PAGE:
Our day 1 lunch at the Reynolds Pass rest stop. Very filling meal! You could “trick or treat” your way down the table and take what you wanted – sandwich, fruit, chips, cookies, sodas. My “vegetarian” wrist band allowed me the vegetarian sandwich option at lunch. (Which I did mainly because I don’t eat a lot of meat and didn’t want digestive issues if the meals were meat-heavy.)

The afternoon’s ride north on Highway 287 was pretty hot – and windy. There was significant traffic on the highway and a narrow shoulder, so ranch driveways provided the only non-scheduled water stop options out there.

Almost to Ennis, spotted an osprey nest on a pole?

The next nest-on-a-pole, barely visible in this photo, appeared to contain a bald eagle.

I sure wish I’d had the camera out when we “crossed the finish line” at the rodeo grounds north of town. Artistically-painted trout sculptures flanked the finish and students cheered our arrival, as did a lady on horseback clad in a vintage dress (she must have been roasting in that getup!).

We found our tent, showered, and worked to set up camp on the dry, rocky ground. But, recall that I had a flat air mattress from the day before. (Bummer!) I flagged down a volunteer on a golf cart to ask if there was some water nearby where I could submerge my air mattress to find the leak.

The woman thought for awhile, and said that she couldn’t think of a place, but that she would be happy to take the mattress home with her and find and patch the leak, and if she couldn’t patch it, she could loan me a mattress.

Later that evening, I came back to my tent to find a loaner air mattress and a note with a phone number and address. I called the number. The lady said she hadn’t found a leak in the mattress, but was keeping it blown up overnight to be sure. I was welcome to use her mattress that night. I could find her in the morning at the baggage truck to get my mattress back, but I could keep her mattress and mail it back to her at the end of the ride.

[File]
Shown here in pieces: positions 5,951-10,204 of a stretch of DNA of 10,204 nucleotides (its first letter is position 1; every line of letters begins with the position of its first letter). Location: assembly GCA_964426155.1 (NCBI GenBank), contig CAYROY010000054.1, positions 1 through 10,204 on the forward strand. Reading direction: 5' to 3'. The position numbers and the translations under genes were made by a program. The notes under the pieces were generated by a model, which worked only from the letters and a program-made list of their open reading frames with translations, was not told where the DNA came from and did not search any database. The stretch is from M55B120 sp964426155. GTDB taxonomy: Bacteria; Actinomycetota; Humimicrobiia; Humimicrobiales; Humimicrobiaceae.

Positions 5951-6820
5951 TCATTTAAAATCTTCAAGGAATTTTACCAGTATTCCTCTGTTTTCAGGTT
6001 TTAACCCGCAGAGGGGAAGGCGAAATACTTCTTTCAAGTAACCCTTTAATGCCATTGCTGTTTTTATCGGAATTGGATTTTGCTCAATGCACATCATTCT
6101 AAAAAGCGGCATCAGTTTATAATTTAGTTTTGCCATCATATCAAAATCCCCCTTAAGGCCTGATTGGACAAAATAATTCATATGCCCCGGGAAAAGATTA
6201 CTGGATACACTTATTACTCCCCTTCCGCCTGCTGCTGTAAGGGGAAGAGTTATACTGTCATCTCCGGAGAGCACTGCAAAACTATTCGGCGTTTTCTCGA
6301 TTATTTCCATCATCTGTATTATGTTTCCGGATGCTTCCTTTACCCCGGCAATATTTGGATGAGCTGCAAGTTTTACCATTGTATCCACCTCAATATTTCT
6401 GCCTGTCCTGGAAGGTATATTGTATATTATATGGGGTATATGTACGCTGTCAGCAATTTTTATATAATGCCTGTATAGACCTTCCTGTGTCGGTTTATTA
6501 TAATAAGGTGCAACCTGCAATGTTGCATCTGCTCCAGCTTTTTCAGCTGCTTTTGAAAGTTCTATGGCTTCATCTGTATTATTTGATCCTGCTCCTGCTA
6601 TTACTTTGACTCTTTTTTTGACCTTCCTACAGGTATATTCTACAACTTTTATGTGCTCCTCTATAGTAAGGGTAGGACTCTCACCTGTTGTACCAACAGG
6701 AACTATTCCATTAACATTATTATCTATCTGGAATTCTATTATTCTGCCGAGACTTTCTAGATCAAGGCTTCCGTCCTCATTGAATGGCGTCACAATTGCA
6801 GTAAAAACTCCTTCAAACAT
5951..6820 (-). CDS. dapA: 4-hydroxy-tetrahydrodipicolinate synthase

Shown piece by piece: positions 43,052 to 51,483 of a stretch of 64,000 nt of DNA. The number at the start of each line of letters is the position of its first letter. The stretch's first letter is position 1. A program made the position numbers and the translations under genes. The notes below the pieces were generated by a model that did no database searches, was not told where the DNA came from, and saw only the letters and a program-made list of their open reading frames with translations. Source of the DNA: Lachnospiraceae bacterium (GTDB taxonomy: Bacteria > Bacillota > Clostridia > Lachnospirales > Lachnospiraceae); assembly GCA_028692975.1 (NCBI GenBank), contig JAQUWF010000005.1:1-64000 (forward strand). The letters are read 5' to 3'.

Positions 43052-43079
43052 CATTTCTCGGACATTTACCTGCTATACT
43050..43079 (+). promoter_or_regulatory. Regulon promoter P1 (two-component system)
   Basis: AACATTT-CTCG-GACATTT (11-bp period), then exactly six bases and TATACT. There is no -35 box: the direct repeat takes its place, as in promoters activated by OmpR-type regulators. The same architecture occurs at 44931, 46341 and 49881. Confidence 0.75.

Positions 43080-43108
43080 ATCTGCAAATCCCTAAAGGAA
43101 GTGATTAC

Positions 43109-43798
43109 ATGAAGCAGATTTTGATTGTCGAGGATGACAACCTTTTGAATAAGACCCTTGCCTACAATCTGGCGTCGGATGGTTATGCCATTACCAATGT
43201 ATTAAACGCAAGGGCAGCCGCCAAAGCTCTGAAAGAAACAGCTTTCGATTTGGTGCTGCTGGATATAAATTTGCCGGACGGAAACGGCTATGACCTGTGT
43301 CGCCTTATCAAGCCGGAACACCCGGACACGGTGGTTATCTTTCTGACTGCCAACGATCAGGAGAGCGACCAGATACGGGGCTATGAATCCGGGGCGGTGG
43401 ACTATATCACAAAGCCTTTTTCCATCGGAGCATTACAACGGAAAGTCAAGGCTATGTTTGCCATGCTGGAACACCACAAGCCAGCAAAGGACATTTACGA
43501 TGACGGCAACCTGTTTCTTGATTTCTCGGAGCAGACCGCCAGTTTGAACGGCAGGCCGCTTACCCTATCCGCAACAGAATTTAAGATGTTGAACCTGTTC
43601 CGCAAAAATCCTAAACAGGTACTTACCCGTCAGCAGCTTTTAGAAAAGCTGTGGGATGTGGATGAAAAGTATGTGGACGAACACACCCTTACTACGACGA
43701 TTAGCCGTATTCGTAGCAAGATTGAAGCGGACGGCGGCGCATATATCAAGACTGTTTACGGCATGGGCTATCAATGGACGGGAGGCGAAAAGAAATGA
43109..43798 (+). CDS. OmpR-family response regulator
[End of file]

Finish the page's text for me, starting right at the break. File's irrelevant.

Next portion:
Without that loaner mattress, there is no way I would have gotten a good night’s sleep.

God bless Pam B. of McAllister, Montana!

Getting back to Ennis camp . . . we purchased an iced chai from a vendor and cookies from a charity booth, stopped to talk to a community representative about the bike paths planned in the area, then caught a hayrack ride from camp into the downtown.

Lovely little downtown, Ennis has.

Do you suppose Ennis is the only place in the world with a park featuring a metal sculpture of a man hauling an elk carcass on horseback?

Stopped in at Willie’s Distillery for a bourbon-and-ginger-beer and listened to the music.

One of the trout sculptures downtown!

Back at camp . . .

This has to be one of my favorite photos from the trip: an ice cream truck out in the middle of nowhere. The truck driver was very eager to pose for the photo, making sure to don his hat and dig out one of every flavor of popsicle to display.

Yet another use for a skid-steer: bike parking.

A nearby fence was handy for both bike parking and drying laundry.

Interesting how the gray water from the shower trucks was handled: it went into a giant bladder, which then was apparently siphoned dry into another truck?

Day 2

Copyright 2013 by Katie Bradshaw